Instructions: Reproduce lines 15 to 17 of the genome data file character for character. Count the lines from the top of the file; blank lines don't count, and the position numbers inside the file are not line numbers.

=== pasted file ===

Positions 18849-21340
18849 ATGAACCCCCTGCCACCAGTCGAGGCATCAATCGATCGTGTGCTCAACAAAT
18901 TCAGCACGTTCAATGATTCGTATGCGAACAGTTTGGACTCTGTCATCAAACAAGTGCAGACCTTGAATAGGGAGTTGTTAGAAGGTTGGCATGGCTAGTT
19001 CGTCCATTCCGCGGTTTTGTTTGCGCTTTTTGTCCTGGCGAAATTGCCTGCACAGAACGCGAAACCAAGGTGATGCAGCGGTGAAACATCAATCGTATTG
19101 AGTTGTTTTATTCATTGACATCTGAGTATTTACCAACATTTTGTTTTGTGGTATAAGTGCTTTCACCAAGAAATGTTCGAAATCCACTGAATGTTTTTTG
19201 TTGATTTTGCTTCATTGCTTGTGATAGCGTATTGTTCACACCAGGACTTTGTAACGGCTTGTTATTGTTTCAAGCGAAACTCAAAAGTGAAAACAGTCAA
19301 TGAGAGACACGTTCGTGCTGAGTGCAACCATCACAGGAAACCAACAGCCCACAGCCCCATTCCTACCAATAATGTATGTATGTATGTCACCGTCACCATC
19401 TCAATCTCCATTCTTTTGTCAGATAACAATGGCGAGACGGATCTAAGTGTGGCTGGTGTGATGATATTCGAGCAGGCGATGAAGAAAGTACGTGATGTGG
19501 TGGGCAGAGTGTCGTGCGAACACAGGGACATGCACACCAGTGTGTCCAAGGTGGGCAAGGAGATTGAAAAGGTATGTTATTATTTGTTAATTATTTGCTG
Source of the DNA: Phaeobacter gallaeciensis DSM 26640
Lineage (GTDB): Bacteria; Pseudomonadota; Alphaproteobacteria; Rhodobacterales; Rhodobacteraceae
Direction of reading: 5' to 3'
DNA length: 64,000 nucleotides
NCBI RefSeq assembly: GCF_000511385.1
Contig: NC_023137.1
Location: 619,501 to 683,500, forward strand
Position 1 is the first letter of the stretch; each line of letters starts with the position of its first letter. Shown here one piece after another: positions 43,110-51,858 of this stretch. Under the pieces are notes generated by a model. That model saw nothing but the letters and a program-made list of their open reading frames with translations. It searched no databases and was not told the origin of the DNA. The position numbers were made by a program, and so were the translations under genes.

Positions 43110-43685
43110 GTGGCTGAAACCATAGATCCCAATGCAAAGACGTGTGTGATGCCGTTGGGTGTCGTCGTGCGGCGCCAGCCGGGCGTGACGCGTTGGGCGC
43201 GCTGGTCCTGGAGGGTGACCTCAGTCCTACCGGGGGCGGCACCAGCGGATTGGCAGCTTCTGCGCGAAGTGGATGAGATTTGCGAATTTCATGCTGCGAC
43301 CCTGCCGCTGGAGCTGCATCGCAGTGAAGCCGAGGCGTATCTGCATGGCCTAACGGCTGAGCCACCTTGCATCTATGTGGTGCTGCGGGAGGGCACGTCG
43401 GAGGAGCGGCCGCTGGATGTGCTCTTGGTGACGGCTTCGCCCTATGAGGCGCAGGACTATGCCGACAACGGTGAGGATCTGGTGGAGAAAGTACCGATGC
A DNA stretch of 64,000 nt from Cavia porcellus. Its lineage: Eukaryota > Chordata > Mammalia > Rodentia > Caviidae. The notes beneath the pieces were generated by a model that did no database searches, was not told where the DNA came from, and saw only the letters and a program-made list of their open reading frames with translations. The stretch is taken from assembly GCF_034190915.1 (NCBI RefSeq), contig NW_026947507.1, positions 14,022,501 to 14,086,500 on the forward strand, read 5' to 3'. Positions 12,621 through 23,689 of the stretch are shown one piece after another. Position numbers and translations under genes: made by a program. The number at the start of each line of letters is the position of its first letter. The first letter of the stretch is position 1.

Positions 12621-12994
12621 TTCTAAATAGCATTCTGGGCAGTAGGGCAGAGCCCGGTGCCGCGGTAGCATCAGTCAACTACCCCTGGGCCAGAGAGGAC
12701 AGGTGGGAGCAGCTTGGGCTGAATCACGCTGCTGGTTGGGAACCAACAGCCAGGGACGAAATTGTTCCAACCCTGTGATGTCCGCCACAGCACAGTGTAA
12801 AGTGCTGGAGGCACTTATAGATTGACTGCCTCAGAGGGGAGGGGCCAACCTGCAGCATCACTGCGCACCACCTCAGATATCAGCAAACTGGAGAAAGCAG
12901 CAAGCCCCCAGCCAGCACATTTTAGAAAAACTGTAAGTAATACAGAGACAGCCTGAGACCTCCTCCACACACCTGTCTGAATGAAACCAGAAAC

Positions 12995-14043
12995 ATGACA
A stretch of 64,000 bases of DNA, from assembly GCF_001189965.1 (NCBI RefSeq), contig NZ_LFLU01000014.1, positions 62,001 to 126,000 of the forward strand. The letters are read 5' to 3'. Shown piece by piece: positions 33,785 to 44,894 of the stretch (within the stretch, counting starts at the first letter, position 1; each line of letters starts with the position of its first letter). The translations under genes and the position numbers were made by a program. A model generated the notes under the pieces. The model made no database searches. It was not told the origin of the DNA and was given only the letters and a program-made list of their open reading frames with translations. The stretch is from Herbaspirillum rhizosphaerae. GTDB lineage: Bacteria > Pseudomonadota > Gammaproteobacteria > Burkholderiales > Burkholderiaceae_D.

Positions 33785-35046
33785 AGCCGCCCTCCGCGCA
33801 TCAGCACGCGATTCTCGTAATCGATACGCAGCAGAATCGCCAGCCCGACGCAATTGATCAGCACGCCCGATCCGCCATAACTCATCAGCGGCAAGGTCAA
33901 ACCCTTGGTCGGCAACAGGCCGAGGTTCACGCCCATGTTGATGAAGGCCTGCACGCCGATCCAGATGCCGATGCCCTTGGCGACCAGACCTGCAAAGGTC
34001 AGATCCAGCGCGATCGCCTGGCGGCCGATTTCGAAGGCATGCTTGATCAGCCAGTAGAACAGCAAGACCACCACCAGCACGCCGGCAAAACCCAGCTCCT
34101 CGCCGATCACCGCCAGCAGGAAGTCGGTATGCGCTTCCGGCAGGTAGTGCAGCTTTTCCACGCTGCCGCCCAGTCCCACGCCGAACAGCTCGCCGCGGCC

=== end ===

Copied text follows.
Contig: NC_023137.1
Location: 619,501 to 683,500, forward strand
Position 1 is the first letter of the stretch; each line of letters starts with the position of its first letter. Shown here one piece after another: positions 43,110-51,858 of this stretch. Under the pieces are notes generated by a model. That model saw nothing but the letters and a program-made list of their open reading frames with translations. It searched no databases and was not told the origin of the DNA. The position numbers were made by a program, and so were the translations under genes.